High Gear: Helly Hansen Ridge shell jacket for men
Sometimes tradition translates to innovation. Starting in 1877, Helly Hansen began making waterproof gear for fishermen working the seas off Norway. The company was headquartered in Moss, Norway until relocating upstream to Oslo in 2009. Over its more than 135 years in business, the company has continued to push the boundaries to create the next generation of gear to accommodate cold and wet conditions at sea or in the mountains.
With that heritage, anyone shopping for new gear to keep dry while flying down the slopes or navigating the backcountry should investigate the Helly Hansen Ridge shell jacket. The men’s jacket is part of Helly Hansen’s all-new ULLR line. Harkening back even further than the company’s roots, the new freeride collection pays homage to the Norse snow god Ullr.
While it may require somewhat deep pockets ($500 retail), the jacket does incorporate Helly Tech Professional 3L fabric, using a new air-permeable (FLOW) membrane. This is the state-of-the-art from Helly Hansen, which promises snow-sport lovers unequalled breathability while keeping you dry and comfortable, even in heavy winds.
The company worked with pro freeskiers worldwide to design the freeride jacket, and, from looking at the detailed features, there is little doubt their input was taken seriously.
Fit and features
Of course, it is a shell jacket, so layer accordingly, but it is cut loose enough to slip over an insulated mid-layer jacket. This provides excellent flexibility to simply shed the down jacket later in the season and still be dry but not overheated.
The fit is long and loose, and wearing the Ridge shell is likely to become an afterthought, as it allows stellar movement and range of motion. Even with gloves on, working the large YYK waterproof zippers is cake. In line with what you’d expect from Helly Hansen, the seams are fully-taped and welded, and the venting zippers are aligned to allow access without removing your backpack. There is nothing worse than gear than doesn’t work together seamlessly.
Speaking of gear that fits well, another ideal feature is the jacket-to-pant powder skirt attachment that allows the Ridge shell to connect with the Helly Hansen Elevate shell pant. The hood is adjustable and large enough for a helmet. Even the cuffs are large, and, besides being easy to work, they have a noticeable stiffness that allows for an easy fit with gloves.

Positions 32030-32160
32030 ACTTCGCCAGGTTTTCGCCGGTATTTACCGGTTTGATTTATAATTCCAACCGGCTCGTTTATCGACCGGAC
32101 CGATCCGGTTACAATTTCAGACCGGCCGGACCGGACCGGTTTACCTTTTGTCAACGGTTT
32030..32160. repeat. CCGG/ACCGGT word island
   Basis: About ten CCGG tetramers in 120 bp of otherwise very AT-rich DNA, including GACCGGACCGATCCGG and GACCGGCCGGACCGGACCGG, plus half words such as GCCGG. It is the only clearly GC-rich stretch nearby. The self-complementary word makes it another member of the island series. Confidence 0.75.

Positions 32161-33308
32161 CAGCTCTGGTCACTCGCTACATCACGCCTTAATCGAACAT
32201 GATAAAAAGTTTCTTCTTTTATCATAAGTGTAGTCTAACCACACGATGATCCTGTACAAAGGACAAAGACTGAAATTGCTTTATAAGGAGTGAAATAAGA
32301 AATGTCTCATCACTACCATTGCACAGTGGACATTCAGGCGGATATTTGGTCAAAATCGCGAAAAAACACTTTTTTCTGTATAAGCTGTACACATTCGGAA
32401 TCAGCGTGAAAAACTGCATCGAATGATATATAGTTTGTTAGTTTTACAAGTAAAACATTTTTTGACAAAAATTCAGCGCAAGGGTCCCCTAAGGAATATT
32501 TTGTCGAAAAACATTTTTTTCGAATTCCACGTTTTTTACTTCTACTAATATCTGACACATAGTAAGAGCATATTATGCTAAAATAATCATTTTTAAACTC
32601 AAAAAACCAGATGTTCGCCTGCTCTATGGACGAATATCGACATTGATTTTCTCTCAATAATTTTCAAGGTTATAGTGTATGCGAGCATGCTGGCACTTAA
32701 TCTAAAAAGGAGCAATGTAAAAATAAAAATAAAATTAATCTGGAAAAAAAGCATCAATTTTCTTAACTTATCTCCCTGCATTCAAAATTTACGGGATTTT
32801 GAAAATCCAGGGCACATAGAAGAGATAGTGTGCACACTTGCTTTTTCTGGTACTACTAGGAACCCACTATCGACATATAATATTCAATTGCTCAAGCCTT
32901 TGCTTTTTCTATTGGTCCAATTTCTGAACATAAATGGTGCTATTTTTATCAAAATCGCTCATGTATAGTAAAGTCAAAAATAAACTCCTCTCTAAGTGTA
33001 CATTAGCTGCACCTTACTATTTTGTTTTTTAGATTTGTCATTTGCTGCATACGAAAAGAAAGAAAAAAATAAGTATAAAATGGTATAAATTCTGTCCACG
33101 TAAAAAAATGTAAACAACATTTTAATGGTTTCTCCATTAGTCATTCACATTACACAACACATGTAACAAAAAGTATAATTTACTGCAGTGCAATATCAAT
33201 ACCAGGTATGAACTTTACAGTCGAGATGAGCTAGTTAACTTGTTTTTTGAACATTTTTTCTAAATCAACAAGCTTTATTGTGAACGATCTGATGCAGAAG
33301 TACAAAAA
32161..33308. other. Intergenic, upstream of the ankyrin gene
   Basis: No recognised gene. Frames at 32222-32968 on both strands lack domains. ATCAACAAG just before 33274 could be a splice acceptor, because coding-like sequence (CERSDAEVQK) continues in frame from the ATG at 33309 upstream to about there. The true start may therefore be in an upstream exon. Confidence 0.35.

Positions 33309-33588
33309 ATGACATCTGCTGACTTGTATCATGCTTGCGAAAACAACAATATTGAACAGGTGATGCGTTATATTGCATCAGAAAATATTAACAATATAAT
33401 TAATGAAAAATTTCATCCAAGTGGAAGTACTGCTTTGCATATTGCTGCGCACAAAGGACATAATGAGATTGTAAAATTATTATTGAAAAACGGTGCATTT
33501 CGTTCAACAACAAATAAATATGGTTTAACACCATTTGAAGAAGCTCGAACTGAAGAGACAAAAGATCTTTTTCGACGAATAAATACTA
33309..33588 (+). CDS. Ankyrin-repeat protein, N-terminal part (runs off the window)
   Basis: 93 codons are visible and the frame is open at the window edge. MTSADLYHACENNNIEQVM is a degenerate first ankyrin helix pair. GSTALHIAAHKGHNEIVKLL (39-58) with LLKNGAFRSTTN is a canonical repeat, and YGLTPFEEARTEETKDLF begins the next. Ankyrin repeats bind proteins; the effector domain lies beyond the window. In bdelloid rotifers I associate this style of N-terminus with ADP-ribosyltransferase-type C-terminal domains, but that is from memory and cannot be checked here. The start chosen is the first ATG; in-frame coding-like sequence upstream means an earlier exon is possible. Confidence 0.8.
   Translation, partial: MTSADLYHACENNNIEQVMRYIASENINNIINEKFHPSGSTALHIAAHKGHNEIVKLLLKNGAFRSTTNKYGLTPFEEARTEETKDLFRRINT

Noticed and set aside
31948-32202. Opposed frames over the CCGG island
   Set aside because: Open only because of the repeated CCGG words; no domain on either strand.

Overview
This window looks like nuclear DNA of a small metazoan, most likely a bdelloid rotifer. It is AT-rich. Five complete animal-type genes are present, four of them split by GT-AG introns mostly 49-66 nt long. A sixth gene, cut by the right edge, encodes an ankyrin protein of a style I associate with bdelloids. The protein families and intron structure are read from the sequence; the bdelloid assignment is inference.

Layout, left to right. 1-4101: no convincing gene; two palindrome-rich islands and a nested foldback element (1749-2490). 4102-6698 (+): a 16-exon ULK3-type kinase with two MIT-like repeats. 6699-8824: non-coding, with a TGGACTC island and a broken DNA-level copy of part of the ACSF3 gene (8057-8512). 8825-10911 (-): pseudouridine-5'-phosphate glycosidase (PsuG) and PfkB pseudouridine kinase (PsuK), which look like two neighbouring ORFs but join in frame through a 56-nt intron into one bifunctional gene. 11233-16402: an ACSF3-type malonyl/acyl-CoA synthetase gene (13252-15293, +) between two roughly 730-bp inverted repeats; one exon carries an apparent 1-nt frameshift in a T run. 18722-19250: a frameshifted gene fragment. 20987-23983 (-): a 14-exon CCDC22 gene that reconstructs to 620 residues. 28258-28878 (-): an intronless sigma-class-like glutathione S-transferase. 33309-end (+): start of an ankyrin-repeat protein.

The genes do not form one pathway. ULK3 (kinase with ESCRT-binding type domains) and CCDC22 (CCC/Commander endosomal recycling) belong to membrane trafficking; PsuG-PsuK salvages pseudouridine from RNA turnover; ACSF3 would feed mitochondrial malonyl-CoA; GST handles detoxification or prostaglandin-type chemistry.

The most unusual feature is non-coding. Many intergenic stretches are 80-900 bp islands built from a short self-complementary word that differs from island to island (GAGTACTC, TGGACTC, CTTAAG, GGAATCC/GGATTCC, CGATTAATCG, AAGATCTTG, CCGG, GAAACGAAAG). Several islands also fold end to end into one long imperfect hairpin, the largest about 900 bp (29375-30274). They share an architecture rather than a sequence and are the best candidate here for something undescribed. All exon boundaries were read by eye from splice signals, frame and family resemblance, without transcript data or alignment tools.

The waterproof, windproof and highly-breathable Ridge shell also incorporates safety features especially important to those making tracks in the backcountry. Most notable is the Recco system reflector embedded in the jacket. Give the rescuers a chance to find you, right?
Also, in less extreme cases, the jacket has hi-visibility trim and brim to help your friends waiting behind you spot you in heavy snowfall.
Features you might expect include a chest pocket and dual hand-warming pockets. On the inside are internal pockets for electronics or other items best kept dry. There is even the obligatory ski pass pocket. Other finishing touches include a high collar, goggle wipe and wrist gaitors. And, when it comes to touch, it’s a safe bet no moisture will make contact with skin, as the jacket is finished off with a durable water-repellency treatment.
One thing most winter sport enthusiasts share is a love and reverence for the grandeur bestowed by snow-covered mountains. The inner ecologist in us all can embrace the fact that the Ridge shell is made with bluesign-approved fabrics. The bluesign system was created to minimize the environmental impact of product manufacturing. When a jacket like the Ridge shell bears the bluesign seal, you’ll know that 90 percent of the material complies with strict safety and environmental standards.
One other bonus offered by Helly Hansen is the Ski Free promotion. Any Helly product with a Ski Free hang tag provides the purchaser with a free day of skiing at Aspen, Snowmass or 17 other North American resorts. In case you are crossing the pond, the offer is also good at Chamonix Mont-Blac in the French Alps and 11 other European resorts.
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